It's energy, stupid.
Why restoring energy surplus is mission #1, including for Energy Transition
The deep, deep impracticalities of exclusionary “ESG” policies have been thrown into stark relief with the current energy crisis in Europe. These policies have failed to grasp what the Chinese clearly state in their energy transition plan - we need to build before we remove. The failure of the West, but Europe in particular, to grapple with the realities of energy security leaves us this farcical position whereby new production isn’t allowed domestically (nor indeed is it supported in developing countries through development organisations) yet Europe will happily remain in hock to petrostates with grim governance, environmental and human rights records. Meanwhile, energy scarcity not only causes immediate hardship, but imperils many of the other things we want to do, not least energy transition. This basic point around energy availability is somehow lost in the weeds of discussions around least-cost pathway modelling etc, but is made brilliantly by Rob West of Thunder Said Energy in this podcast, largely discussing this recent note.
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Inflation squeeze: We’ve gone from the spending 4% of GDP on energy to spending 14% - a 10% loss straight away to just keeping the lights on, money that could be spent doing other things we care about, including energy. Rob’s work suggests that this is worse than the 70s oil crisis:
Europe Energy Crisis going to deepen over the coming years - he expects next year to be worse than this and then worse again in 2024. This requires a genuine war-time effort to ensure that things get back on track. (Luckily there is evidence of things moving with amazing alacrity in Germany.) Globally, Rob expects energy deficit to move from 2% today to 10% mid-decade, absent drastic action.
The average material that is required for the energy transition will see demand go up by a factor of five, with some things like lithium going up much more drastically. This requires huge investments in downstream production and other infrastructure.
This build out (Energy Transition being the World’s Biggest Construction Project) will require us to invest 7% of the world’s energy in building everything we need - solar panels, batteries, turbines, etc.
Food implications - 25,000 TWH per year of food is produced every year (caloric content), which requires about 10% of that in additional energy input from fertilisers. Energy shortages (and gas shortages in particular) feed directly into food inflation and harm the poorest.
In Energy Transition, too often perfect has been the enemy of good - slower to allow gas to replace coal and in particular, stymied the ability for nuclear to play as big a role as it should.
Nuclear - In the last 20 years, we’ve built 6GW per year of new nuclear and retired 5GW per year. We need to stop shutting down existing plants to put the market back into growth. Life extensions cost about $650 / KW, or 25-50% less than new renewables. This puts nuclear power plant life extension in the no-brainer category, as countries like Japan and states like California are realising.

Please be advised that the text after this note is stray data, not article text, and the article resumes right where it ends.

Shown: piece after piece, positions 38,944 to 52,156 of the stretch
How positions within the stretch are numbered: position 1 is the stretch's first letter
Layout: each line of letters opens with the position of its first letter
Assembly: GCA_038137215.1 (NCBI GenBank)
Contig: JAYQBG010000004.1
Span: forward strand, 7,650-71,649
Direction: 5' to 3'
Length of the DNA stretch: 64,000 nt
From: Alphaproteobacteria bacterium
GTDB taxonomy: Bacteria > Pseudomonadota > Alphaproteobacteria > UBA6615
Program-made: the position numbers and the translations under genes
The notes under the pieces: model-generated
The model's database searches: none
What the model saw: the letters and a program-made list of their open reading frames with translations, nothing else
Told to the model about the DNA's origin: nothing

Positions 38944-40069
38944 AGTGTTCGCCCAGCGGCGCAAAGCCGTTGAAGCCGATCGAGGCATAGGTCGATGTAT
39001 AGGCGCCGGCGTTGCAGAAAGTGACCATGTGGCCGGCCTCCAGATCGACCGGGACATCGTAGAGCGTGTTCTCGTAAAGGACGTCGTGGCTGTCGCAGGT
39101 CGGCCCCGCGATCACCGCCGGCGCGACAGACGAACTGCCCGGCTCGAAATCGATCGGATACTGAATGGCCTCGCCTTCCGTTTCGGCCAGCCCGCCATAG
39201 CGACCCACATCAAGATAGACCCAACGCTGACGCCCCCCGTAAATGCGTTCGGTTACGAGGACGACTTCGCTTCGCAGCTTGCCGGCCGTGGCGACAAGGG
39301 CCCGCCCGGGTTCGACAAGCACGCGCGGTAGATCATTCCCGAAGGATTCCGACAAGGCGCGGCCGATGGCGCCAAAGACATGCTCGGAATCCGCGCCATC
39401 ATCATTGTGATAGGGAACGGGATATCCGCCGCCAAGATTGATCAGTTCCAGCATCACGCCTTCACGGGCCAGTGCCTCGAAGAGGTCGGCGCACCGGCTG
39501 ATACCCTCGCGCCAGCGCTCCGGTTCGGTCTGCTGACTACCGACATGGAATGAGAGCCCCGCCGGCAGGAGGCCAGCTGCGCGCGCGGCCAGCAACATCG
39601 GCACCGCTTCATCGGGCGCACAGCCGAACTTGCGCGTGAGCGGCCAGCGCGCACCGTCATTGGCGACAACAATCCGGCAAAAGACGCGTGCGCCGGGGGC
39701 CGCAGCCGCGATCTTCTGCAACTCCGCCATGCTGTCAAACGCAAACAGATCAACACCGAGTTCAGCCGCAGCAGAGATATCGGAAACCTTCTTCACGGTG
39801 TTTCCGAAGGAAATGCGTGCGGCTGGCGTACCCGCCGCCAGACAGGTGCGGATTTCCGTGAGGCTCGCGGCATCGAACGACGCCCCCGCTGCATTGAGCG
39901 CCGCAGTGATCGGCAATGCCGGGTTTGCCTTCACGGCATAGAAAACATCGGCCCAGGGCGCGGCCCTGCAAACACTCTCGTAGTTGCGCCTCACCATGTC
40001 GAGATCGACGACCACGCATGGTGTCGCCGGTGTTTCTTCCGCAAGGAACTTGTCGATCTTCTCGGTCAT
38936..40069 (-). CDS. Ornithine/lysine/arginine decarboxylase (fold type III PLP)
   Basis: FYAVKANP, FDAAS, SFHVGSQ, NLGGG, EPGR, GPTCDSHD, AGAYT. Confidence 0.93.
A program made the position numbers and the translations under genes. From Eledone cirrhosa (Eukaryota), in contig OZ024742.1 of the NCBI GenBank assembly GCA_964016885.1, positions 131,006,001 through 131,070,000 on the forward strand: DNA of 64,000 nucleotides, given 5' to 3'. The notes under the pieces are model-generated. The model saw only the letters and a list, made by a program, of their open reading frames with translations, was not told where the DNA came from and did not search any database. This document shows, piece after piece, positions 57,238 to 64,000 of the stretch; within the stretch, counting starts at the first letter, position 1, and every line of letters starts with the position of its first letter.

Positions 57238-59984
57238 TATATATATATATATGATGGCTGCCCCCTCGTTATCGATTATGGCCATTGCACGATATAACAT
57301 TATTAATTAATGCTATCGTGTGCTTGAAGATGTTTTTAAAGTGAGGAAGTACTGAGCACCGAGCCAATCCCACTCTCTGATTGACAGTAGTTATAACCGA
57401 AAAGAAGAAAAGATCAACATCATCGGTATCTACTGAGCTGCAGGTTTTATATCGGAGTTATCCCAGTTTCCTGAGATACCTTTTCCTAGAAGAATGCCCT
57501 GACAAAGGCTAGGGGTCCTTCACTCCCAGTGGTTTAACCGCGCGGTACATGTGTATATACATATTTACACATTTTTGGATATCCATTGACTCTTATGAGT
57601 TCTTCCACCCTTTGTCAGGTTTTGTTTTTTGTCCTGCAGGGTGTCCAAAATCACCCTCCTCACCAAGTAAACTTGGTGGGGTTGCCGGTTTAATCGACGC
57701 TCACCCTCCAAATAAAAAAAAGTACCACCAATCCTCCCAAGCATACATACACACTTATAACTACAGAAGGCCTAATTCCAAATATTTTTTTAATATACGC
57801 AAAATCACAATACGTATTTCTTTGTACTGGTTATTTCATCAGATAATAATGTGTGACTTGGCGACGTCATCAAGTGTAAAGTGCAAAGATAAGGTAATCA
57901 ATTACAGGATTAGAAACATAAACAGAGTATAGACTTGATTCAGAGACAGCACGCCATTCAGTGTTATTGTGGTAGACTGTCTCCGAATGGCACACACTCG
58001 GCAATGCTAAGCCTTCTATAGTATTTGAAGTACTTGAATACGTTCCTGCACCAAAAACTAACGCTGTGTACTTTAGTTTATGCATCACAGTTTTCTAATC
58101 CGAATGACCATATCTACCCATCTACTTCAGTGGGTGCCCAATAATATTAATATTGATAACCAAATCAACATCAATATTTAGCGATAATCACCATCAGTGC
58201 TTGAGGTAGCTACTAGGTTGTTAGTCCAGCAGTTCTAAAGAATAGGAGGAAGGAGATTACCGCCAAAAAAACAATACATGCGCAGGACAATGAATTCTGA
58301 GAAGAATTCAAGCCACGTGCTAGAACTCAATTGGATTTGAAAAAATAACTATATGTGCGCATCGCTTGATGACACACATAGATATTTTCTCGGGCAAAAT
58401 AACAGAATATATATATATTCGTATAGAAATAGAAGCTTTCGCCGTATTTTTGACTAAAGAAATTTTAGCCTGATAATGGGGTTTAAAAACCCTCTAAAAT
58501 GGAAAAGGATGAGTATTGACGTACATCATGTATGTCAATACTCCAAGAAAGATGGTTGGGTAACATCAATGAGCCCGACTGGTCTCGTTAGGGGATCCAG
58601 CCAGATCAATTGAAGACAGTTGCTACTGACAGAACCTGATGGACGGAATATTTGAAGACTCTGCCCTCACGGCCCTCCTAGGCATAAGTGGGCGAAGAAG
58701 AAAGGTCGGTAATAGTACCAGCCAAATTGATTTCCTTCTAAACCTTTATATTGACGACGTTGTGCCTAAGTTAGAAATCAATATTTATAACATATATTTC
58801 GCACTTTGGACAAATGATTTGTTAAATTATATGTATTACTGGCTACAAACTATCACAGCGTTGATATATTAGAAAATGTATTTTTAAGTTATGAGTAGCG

The invasion of Ukraine is a stark reminder that, whilst we need to work to mitigate climate change, there are many other terrible circumstances that we need to work to avoid in the interim.
Impact on supply chains - energy scarcity filters down to many tiny potential bottlenecks for energy transition. Example - The front contact of solar panels contains silver, about 20g of silver per KW, used because it is the most stable metal and doesn’t mix with the silicon. Today about 20% of silver is used in PV panel production. So to increase solar panel production 5x would be equivalent to the total of current production. What is required to ramp silver production? Need to leech the silver out of pulverised ore using sodium cyanide. To make sodium cyanide you react sodium hydroxide and hydrogen cyanide. How do you make hydrogen cyanide? By reacting ammonia (currently all made from natural gas) with….natural gas! Where do you do it? In Europe, which is desperately short of natural gas. Hmmm…
Energy sector - there is a risk that the traditional energy sector ends up doing too well out of this shortage - creating in-fighting, labour issues, rent seeking. The dynamic of the oil and gas industry doing well when the rest of the world is not would create a lot of tension and make it harder to get things done.
Core focus should now be on restoring energy surplus by increasing natural gas production from friendly democracies that have high-integrity, low-leakage production.
Societal aspirations - final, but absolutely crucial point - the general thrust of the conversation around energy transition is that we want to ossify the world we currently live in and just have it with no carbon. I’d have to agree with Rob here that this is profoundly depressing. Elon Musk put it perfectly about why he built SpaceX - “Life needs to be more than just solving problems every day. You need to wake up and be excited about the future.”
I'm deeply embarrassed that it took until now for me to find (via this excellent post) Rob West. Boy he nails the tough energy realities that most public figures in the climate arena skirt. His video chats and report summaries (I can't come close to affording the fees for the full reports~!) are great: https://thundersaidenergy.com/
Not a word about peak oil?